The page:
Biehl and Petryna’s chapter examines what they call the pharmaceuticalization of health care, the judicialization of socioeconomic rights, and the power of biotechnology to remake human and social worlds. They draw on an analysis of the struggle of parents of children with mucopolysaccharidosis – a hereditary disease which severely handicaps affected children – to access expensive drugs for this conditions in the name of the universal right for health. The judicialization of health, Biehl and Petryna propose, is not a top-down model of governance in which authorities control the population’s well being, but rather a struggle over the utility of government by multiple public and private stakeholders. Biomedicalization in a time of “global health,” they show, can require painstaking labour for juridical subjects in relation to therapeutic markets, ailing public health infrastructures and fragile medical collectives.

Edmonds and Sanabria’s article highlights the overlaps in how plastic surgery and hormonal therapies are used in urban Brazil to fulfill a range of goals that exceed remedying ill-health extending to enhancement. Their article probes the process Clarke termed “biomedicalization” through ethnographic work in women’s health care practices in Rio de Janeiro (RJ) and Salvador (BA). They show how self-management through the adoption of hormonal and surgical techniques is rarely about just the “self,” and is a means of managing professional, domestic or marital relationships. In this sense, the article traces how social ties are also produced through work on bodies.

Taken together, these texts make visible the sites where the consumption of “things medical”7 becomes a marker of modernity and citizenship and display the heavily stratified reality of biomedicine in Brazil, which unevenly spans the distance from lavish extremes of “boutique biomedicalization for optimization”8 to bare life and states of exception.

Ilana Löwy
Emilia Sanabria

1 CLARKE, Adele et al. Biomedicalization: technoscience, health, and illness in the U.S. Durham: Duke University Press. 2010. p.384.

2 LOCK, Margaret. The tempering of medical anthropology: troubling natural categories. Medical Anthropology Quarterly, v.15, n.4, p.478-492. 2001.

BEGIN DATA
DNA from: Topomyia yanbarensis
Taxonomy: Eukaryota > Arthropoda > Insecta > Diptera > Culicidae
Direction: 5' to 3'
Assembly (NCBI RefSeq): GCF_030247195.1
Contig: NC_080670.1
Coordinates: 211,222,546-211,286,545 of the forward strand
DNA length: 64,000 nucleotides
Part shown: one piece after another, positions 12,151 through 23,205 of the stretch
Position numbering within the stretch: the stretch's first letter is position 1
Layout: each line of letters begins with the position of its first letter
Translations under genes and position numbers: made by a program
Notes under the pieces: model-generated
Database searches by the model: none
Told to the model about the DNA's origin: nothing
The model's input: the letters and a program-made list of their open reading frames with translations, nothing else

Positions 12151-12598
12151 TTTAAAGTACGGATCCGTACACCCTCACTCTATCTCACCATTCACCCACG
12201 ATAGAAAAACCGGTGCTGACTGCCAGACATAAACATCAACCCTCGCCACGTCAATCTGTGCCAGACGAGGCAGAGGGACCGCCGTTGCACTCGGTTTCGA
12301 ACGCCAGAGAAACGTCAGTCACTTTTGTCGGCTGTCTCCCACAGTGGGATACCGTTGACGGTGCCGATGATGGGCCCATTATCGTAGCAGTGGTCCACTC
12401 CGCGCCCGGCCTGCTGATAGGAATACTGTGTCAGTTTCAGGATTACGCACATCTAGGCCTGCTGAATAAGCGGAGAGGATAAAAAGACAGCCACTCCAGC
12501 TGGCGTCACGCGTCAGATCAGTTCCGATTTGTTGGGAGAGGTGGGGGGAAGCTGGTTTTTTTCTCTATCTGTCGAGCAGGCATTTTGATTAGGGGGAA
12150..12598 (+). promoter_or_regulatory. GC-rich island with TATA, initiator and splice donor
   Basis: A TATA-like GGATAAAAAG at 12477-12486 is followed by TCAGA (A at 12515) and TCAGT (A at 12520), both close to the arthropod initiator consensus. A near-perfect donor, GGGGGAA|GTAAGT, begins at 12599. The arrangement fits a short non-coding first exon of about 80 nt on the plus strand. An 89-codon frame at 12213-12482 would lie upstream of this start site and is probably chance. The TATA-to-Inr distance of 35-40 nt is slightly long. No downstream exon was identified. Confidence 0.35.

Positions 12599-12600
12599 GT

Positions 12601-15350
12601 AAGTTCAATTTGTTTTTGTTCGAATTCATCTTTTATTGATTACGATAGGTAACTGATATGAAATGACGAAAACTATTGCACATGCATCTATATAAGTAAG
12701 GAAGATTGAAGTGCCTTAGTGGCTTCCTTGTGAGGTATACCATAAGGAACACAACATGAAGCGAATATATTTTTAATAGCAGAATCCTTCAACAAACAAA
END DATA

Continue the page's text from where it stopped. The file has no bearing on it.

3 DUARTE, Luiz Fernando Dias. Indivíduo e pessoa na experiência da saúde e da doença. Ciência e Saúde Coletiva, v.8, n.1, p.173-181. 2003; LANGDON, Esther Jean, FOLLÉR, Maj-Lis. Anthropology of health in Brazil: a border discourse. Medical Anthropology, v.31, n.1, p.4-28. 2012; RHODEN, Fabíola. Honra no Brasil: da moral sexual à imagem da nação. História, Ciências, Saúde – Manguinhos, v.8, n.3, p.767-773. 2001.

4 CLARKE et al., op. cit.; FOUCAULT, Michel. The birth of the clinic: an archaeology of medical perception. New York: Pantheon. 1973; JASANOFF, Sheila. Science and public reason. New York: Routledge. 2012; LATOUR, Bruno. Reassembling the social: an introduction to actor-network-theory. Oxford: Oxford University Press. 2005; MOL, Annemarie. The body multiple: ontology in medical practice. Durham: Duke University Press. 2002; RABINOW, Paul.Essays on the anthropology of reason. Princeton: Princeton University Press. 1996; ROSE, Nikolas. Politics of life itself: biomedicine, power and subjectivity in the twenty-first century. Princeton: Princeton Univeristy Press. 2006.

5 As suggested by Langdon, Follér, op. cit.

6 The question of indigenous health is an unintential blindspot here, as the three authors we contacted either declined or were unable to contribute.

7 CLARKE et al., op. cit.

8 CLARKE et al., op. cit., p.388.

Creative Commons License This is an Open Access article distributed under the terms of the Creative Commons Attribution License, which permits unrestricted use, distribution, and reproduction in any medium, provided the original work is properly cited.